Here We are Together, Together, Together

We fasted again to know our next steps for the future, specifically to get a clear answer. And we did get a clear answer. It was...
Continue as you are until further directed.
So that’s what we’re going to do.

I loved my time teaching the kids for an hour and a half every morning. I am learning things too. I was very happy with all the books I’d chosen to teach from except our literature book. I’d picked a book of excerpts from Charles Dickens’ books aimed at children, but the excerpts were disjointed and odd. I decided to just read straight Oliver Twist. I’d hoped to read a Dickens book I hadn’t already read, but in the end I decided Oliver Twist would be their best start, and the first reading was... horrible!

Part of it is was that first chapter and a half is rough going, but most of it was that it wasn’t our best morning no matter what we did. Linus was especially belligerent and ruined for everyone else any good feelings they may have been holding on to.

Penelope and Archie were eager to learn and be good students from the start. Ruby tried to stand up and leave the first morning, but she never got around the corner. Reading poetry was a lot more enjoyable than any of the kids would’ve guessed. She walked back into the room with a sheepish smile and never tried to leave again.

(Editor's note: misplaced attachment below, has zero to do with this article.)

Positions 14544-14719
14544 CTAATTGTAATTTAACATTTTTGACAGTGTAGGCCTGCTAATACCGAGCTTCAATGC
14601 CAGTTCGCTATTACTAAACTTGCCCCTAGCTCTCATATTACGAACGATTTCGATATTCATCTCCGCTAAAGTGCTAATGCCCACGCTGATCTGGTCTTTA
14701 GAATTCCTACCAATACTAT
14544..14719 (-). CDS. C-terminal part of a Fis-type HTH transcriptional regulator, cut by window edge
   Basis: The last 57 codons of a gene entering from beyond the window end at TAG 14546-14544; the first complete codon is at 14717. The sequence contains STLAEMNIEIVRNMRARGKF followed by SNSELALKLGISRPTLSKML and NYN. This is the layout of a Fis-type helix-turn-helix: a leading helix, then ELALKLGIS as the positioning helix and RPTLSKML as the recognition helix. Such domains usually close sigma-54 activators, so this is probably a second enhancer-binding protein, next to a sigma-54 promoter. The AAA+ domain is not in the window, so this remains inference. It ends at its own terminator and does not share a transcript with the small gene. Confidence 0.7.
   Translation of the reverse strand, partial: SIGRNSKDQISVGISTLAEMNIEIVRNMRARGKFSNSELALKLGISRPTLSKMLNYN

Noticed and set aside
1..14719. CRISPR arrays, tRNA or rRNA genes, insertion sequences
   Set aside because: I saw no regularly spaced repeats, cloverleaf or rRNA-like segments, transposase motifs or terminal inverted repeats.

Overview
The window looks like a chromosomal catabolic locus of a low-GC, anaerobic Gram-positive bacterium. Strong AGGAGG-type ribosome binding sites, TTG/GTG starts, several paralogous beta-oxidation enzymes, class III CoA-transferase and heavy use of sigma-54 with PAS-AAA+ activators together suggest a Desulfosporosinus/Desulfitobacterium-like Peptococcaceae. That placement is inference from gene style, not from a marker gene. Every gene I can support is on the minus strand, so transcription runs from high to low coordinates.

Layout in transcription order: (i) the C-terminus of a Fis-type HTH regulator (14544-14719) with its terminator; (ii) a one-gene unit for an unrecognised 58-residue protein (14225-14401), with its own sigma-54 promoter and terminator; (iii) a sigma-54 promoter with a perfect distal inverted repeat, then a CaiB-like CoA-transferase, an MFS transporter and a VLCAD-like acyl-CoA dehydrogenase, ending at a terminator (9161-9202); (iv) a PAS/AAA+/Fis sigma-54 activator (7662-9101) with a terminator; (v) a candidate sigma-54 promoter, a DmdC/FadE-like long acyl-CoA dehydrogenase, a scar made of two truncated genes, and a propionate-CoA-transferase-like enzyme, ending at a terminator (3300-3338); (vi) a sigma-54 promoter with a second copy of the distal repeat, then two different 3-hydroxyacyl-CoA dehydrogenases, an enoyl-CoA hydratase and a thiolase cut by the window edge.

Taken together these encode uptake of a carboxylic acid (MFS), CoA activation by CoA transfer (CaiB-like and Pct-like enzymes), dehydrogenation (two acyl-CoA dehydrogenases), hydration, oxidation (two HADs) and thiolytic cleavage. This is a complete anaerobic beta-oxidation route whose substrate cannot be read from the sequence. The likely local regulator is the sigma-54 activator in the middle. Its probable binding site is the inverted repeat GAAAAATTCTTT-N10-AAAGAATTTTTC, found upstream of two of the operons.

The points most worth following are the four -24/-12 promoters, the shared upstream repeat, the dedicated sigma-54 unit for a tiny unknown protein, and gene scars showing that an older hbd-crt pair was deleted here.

Really, since her blessing right after conference, Ruby had been one of the biggest advocates of anything I’m trying to do.

Herbie swore he didn’t learn anything our first German lesson—he already knew it all. But in further questioning it was revealed that he had learned several things—every single verb I used. By the second lesson he was willing to admit that he was learning new things.

Moses’s oral summary of Joseph leaving Potiphar’s wife was clever and funny. I laughed quite a bit myself.

I thanked Penelope for being such a good student and she said, “That’s because I like it! Are we doing geography tomorrow! Yay!!”

Our geography book is fantastic. I think it’s all the kids’ favorite. In the first lesson I learned things about the cardinal directions that I’d never fully understood before. It’s so simple, but for some reason I’d never been taught correctly? Or something? Maybe it was just me? Anyway, I get it now, and so do all the kids.